The first is called the Shuanghuan Noble, and is almost identical to DaimlerChrysler's Smart ForTwo. Automotive News reported that Mercedes-Benz may be filing a lawsuit to block the Noble's sales in Germany. There are two major differences between the cars, visual similarities aside: The Smart is a two seater and starts at €9,490, while the Noble clone is a four seater and is expected to sell for just €7,000, making it the least expensive vehicle sold in Germany.
Shuanghuan Noble (above) and the real Smart ForTwo (below) China Automobile Deutschland is the intended importer of the vehicle, and its managing director, said Klaus Schlössl said the car only "bears a resemblance to the Smart ForTwo from certain angles" and that "The cars are priced differently and are in a different class in terms of quality. There are many cars on the road today that look similar to each other." Well, I'll concede that they're priced differently, and that the quality is likely going to be a strong point of differentiation, but the cars look similar from more than "certain angles." Here's hoping that DaimlerChrysler prevails in keeping this vehicle out of Germany.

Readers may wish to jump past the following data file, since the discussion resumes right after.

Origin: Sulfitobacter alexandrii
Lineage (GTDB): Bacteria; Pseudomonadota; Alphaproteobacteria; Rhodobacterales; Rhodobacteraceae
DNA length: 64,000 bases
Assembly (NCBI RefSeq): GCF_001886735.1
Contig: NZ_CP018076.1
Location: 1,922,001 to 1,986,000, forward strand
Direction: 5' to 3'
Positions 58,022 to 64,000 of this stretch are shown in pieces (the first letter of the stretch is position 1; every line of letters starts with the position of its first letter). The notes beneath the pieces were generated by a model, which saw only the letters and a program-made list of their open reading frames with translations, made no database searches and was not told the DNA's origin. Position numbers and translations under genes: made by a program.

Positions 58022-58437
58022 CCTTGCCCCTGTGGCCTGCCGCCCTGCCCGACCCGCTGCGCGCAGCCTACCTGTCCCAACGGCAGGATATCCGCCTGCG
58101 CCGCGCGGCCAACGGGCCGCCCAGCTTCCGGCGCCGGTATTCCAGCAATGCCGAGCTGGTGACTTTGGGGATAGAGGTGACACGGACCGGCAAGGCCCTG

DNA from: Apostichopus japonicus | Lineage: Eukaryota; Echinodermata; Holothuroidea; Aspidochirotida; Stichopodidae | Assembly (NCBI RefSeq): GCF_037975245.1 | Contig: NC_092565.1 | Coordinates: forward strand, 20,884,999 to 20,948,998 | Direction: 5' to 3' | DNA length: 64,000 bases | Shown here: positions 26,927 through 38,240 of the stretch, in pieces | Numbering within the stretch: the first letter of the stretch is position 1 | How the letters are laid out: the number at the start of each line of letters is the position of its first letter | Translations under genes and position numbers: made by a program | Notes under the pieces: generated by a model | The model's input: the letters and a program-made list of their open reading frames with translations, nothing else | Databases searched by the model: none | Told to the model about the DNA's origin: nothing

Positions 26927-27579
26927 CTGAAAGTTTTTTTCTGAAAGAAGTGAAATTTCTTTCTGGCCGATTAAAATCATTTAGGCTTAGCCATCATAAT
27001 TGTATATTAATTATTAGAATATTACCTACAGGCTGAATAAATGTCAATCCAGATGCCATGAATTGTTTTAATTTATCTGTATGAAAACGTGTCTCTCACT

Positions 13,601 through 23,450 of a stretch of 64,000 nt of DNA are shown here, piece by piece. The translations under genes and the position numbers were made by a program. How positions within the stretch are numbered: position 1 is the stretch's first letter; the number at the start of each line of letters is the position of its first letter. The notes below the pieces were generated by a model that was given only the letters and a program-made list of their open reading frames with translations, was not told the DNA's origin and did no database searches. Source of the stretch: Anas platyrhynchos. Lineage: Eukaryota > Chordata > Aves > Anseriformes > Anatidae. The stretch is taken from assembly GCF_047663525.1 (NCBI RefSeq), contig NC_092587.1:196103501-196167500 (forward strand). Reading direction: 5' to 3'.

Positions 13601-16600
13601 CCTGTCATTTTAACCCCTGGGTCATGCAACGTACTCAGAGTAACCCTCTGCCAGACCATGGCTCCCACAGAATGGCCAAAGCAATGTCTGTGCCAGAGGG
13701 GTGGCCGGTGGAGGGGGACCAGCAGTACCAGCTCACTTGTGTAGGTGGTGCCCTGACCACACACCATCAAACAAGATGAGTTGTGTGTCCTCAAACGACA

Our next example is the Dongfeng Crazy Soldier, which looks curiously similar to the AM General Humvee favored by the US Military, and previously in vogue by "urban soldiers" in the 1990s. The vehicle was developed in cooperation with Chinese Army officials over several years, but it is now for sale to civilians in the Chinese domestic market.
The Dongfeng Crazy Soldier (above) and the real Hummer H1 (below)Let's see - failed crash tests, failed quality, and copycat designs. Sounds like a recipe for a successful industry, doesn't it? I'm not saying that the Chinese auto industry will never be successful, but it's not going to happen overnight.